Report: Deadly Colo. avalanche survivor was stuck in snow for 4 hours

This is an archived article and the information in the article may be outdated. Please look at the time stamp on the story to see when it was last updated.

LOVELAND PASS, Colo. —The Colorado Avalanche Information Center released new

Survivor Jerome Boulay is seen in an image from Facebook. (Credit: Facebook)

Survivor Jerome Boulay is seen in an image from Facebook. (Credit: Facebook)

information on the deadly avalanche that took the lives of five snowboarders who were partaking in an event to raise funds for avalanche awareness on Saturday.

The final report released Wednesday revealed that the sole survivor of the group was buried in the snow for approximately four hours before he was rescued.

The investigation indicated that the group was planning to go down a different slope, and when they made their way towards that area they triggered the avalanche.

The group crossed under a slope, and was reportedly well below the start zone when the avalanche started and swept the snowboarders into a gully. All six snowboarders were buried, but survivor Jerome Boulay was able to clear his airway before waiting for rescuers to arrive.

The Clear Creek Sheriff’s Office released the names of five people killed, which include: Christopher Peters, 32, from Lakewood; Ryan Novack, 33, from Boulder; Joseph Timlin, 32, from Gypsum; Ian Lamphere, 36, from Crested Butte and Rick Gaukel, 33, from Estes Park.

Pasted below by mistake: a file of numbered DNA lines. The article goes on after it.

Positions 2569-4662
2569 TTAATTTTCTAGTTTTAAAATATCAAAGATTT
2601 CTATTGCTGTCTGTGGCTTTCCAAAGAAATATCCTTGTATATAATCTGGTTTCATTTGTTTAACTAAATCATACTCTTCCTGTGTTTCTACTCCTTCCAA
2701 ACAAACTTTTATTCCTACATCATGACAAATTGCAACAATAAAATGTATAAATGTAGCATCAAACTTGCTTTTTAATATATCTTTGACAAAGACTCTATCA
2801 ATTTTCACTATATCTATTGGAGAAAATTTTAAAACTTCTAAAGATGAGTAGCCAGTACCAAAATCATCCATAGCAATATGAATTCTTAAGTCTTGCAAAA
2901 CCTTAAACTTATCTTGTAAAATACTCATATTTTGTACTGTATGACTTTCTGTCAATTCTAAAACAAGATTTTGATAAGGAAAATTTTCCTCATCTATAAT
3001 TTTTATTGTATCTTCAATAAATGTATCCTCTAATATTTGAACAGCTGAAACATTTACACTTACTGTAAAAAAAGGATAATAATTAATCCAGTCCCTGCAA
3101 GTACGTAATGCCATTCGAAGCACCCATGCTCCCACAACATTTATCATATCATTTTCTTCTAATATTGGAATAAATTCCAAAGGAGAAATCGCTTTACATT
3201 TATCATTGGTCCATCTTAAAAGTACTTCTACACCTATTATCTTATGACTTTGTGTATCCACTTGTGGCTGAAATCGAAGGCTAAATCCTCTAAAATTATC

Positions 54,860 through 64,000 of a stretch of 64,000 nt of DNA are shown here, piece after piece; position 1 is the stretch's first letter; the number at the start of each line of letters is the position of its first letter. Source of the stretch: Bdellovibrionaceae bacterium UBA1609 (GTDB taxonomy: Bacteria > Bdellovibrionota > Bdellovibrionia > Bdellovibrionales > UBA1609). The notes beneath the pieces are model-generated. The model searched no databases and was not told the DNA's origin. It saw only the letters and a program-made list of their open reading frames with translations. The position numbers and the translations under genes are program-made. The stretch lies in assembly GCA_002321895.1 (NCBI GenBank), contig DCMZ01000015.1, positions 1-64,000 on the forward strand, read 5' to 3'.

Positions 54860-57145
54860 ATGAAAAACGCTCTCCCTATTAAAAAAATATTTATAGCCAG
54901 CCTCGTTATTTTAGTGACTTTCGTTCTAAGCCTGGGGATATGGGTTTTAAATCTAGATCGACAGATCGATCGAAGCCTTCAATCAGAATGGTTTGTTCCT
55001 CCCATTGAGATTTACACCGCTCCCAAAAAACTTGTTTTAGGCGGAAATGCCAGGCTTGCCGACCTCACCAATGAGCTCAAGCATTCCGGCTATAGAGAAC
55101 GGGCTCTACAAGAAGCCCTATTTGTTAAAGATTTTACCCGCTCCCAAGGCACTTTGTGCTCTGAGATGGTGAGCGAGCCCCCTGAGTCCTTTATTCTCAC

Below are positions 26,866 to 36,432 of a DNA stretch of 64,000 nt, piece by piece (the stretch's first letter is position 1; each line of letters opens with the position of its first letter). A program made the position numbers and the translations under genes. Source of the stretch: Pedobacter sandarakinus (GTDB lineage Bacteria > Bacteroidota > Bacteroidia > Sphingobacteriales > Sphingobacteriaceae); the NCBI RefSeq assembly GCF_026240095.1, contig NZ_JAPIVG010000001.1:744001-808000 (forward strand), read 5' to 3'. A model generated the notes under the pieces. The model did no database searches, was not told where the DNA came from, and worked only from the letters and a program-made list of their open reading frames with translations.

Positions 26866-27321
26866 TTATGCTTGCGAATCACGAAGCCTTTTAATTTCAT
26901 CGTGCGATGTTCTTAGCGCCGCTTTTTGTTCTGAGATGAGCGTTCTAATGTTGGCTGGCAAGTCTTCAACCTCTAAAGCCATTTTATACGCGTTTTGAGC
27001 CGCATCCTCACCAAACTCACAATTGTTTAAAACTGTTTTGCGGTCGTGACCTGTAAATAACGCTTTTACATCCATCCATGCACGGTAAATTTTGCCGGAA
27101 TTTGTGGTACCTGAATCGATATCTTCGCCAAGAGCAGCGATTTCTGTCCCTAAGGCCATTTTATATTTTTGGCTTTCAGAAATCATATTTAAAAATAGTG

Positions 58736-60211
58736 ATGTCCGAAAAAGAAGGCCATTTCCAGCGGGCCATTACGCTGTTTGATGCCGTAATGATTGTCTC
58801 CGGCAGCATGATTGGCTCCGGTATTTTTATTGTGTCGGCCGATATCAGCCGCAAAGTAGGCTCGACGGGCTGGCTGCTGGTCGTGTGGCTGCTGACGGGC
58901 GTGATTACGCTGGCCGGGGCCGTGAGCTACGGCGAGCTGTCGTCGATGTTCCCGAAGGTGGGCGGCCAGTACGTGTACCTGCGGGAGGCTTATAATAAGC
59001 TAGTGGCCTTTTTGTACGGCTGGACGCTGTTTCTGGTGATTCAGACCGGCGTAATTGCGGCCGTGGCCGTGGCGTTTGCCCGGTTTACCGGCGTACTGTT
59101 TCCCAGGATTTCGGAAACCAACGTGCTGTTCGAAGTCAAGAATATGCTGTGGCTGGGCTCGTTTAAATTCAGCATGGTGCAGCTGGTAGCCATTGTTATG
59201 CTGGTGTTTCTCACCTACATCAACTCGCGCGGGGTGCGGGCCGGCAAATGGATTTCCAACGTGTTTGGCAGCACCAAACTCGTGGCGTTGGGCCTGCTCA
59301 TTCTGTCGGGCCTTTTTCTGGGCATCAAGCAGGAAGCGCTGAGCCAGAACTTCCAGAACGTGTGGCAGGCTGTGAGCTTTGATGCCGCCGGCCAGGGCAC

ESPN reported Timlin is an organizer for the Rocky Mountain High Backcountry Gathering and also worked as a sales manager for various snowboard brands.

Clear Creek County Sheriff Don Krueger said that Boulay is a Paris native and a sales manager with Venture Snowboards. He moved to Aspen in 1992, according to the company’s website.

The avalanche happened around 1 p.m. on the north-northeast aspect of the Sheep Creek drainage of Loveland Pass.  This is near but outside the Loveland Ski Area boundary.

The avalanche was approximately 650 feet wide, 1,150 feet long, and the fracture line was approximately eight feet deep.

All of the snowboarders were wearing proper equipment, including avalanche beacons, deputies said.

According to the Colorado Avalanche Information website, avalanche danger is a level 3 “considerable.”

Teams from the Loveland Ski Patrol, A-Basin Ski Patrol, Alpine Search & Rescue, Summit County Rescue Group, Clear Creek Fire Authority, Clear Creek and Summit County Sheriff’s office all responded to the scene.

The avalanche is the deadliest since 1962 when seven people were killed when a slide buried residents at Twin Lakes near Independence Pass.